The Anoka County History Center has a collection of a multitude of items representing the history of Anoka County and the people that have and do live in the county. It is the task of the archivist, with support of a committee and volunteers, to determine what items represent the county’s history and what does not represent the county’s history. So what is an appropriate item to add to the Anoka County Historical Society’s collection?

First it may be appropriate to develop an operational definition of what is an artifact, heirloom or collectible. I have some examples from my own experience and collection.

Let’s start with “collectible.” I have an old knife. I rediscovered it in a toolbox used for storing hunting “stuff.” I vaguely remember it and how it functioned, so I cleaned up some surface rust and sharpened it, added some oil to the wood handle. The manufacturer’s name was stamped on the blade, so I decided see if I could find any information about the knife and its use. I learned the knife style was initially made in the 1930s in Germany and became a standard knife for German paratroopers and Luftwaffe pilots in WWII. To me this is a “collectible” — a unique treasure that represents a specific historical period but has no real story for me.

What could we consider an heirloom? My idea is that it has family significance, like a child’s rocking chair or a hand-carved diamond willow cane. To some the rocking chair would be simply a collectible and the cane an interesting piece of firewood. However, I know the story that goes with these items.

The rocking chair was my mother’s as a child. It was with her when the family lived in Princeton and then on to Isle when the family fell victim to the Depression and lived in a cabin (more like a garage) for several years. The chair ended up in Nowthen after WWII in my parents’ first house. Then it moved to Coon Rapids to a new home and became used by four sons. It later moved to Elk River when my dad became postmaster there. Finally, the chair became a part of my home and used by our three children.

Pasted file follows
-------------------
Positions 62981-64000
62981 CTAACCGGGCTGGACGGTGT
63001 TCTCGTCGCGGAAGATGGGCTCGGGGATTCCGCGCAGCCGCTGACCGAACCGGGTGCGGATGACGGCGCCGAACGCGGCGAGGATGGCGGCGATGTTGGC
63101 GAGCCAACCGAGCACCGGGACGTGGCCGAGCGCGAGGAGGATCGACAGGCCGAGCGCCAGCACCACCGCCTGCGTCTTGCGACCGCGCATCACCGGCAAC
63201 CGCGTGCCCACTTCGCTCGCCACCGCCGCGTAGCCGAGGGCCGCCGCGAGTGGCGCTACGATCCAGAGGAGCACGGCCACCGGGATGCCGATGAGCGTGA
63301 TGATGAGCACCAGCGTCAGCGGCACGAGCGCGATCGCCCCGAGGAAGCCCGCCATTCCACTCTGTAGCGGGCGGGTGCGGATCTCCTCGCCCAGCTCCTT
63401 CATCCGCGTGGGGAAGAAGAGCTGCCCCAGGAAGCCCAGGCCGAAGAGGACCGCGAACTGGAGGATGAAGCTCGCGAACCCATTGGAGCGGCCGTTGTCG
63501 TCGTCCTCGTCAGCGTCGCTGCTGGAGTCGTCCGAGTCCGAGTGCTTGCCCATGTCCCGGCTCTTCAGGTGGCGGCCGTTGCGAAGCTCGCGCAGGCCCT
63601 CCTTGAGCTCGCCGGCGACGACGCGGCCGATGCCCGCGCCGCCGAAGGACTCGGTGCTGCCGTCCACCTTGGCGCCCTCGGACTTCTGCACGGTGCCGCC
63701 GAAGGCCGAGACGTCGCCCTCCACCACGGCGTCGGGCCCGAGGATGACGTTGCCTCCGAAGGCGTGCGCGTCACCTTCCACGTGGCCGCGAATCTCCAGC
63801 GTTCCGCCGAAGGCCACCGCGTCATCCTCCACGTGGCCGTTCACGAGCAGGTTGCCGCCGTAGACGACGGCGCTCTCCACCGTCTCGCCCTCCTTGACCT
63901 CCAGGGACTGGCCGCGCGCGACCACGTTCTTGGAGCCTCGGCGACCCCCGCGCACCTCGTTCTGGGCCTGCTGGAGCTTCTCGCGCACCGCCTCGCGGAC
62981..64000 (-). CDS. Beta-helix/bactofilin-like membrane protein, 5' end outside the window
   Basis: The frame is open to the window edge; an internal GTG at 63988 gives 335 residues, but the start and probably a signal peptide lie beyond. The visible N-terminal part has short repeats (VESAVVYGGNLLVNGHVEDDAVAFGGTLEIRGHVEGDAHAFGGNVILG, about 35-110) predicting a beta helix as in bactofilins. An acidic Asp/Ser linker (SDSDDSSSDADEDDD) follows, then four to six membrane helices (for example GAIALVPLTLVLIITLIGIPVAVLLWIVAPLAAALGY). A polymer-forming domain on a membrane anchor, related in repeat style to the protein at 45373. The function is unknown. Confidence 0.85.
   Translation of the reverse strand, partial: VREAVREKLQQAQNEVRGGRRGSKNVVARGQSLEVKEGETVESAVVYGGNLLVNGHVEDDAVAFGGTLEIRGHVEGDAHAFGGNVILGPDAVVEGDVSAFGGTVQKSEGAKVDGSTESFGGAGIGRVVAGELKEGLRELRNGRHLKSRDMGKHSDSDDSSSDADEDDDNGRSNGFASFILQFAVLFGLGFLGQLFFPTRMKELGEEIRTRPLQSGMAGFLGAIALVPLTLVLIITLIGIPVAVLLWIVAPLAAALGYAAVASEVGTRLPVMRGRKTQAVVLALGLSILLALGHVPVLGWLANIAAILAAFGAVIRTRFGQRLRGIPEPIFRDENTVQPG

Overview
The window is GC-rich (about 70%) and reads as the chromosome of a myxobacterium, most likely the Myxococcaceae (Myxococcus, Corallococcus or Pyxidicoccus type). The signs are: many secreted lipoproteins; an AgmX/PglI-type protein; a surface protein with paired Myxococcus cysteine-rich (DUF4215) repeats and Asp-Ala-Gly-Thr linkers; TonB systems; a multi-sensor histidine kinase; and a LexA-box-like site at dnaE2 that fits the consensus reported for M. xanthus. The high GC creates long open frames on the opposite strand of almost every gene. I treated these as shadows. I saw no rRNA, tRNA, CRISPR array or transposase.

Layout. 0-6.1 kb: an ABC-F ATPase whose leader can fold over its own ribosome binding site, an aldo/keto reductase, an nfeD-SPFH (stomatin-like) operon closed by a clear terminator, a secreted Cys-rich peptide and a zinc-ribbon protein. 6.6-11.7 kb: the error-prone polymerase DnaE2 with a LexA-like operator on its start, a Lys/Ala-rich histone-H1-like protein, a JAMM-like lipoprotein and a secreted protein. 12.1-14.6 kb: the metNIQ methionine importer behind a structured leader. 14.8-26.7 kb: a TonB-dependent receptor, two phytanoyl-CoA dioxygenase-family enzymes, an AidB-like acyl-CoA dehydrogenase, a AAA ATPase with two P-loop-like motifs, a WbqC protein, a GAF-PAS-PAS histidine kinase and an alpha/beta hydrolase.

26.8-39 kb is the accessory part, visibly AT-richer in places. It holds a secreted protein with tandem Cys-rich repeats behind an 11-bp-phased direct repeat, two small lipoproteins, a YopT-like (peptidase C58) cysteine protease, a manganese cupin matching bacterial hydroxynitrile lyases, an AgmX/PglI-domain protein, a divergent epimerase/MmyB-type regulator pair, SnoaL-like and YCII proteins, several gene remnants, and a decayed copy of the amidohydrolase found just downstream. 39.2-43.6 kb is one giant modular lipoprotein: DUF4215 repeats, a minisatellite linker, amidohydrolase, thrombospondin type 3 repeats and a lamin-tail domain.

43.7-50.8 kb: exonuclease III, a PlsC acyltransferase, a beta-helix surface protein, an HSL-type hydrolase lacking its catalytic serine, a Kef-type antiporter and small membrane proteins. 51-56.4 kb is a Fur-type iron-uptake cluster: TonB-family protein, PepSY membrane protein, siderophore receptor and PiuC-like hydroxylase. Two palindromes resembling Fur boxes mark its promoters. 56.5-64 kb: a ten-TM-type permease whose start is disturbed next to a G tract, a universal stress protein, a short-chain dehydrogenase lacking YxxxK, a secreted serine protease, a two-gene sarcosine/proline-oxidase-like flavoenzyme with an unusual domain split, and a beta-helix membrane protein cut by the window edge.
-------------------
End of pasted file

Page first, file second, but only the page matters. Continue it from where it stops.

The cane was special to my mother because it was hand-carved by her father; I remember growing up seeing how special it was to her. I can also visualize my grandfather carving that cane. These items have family meaning, values and history. They each have a family story to go with them to pass down to family members. The attached stories make the history.

Other items like these that have a connection to Anoka County and tell a story are a leather knife sheath and wooden knife I have. The knife sheath was a kit that I made as a Cub Scout in Den 3 of Cub Scout Pack 212. My mother (Geneva Rootes) was the den mother. If I search, I may even find an Anoka newspaper article about our den and pack. Who better to carve a knife to fit the sheath than my grandfather — who lived across old Highway 10 near the railroad tracks?

My grandparents had moved to Anoka/Coon Rapids because of WW II. Also, my grandmother’s parents lived in Anoka (that became the family home) on the north side of Main Street kitty corner from what is now the Taylor mortuary. My grandfather worked as security guard during the war and then for the city of Anoka after the war. He put in many of the curbs and sidewalks during the ‘50s.

These last two items could also be considered heirlooms because of the family memories. But they also could be county historical society artifacts due to their ties to Anoka County residents and the activities that people were engaged in during the 1950s. Most importantly, there is a story with each item that ties it to Anoka County.

So if you have some memorabilia that you think the ACHS would be interested in, get the story that goes with. Tie it to Anoka County’s history. Check out ACHS web site for additional information and ideas on what to donate!

Jim Rootes is a member of the Anoka County Historical Society’s board of directors.

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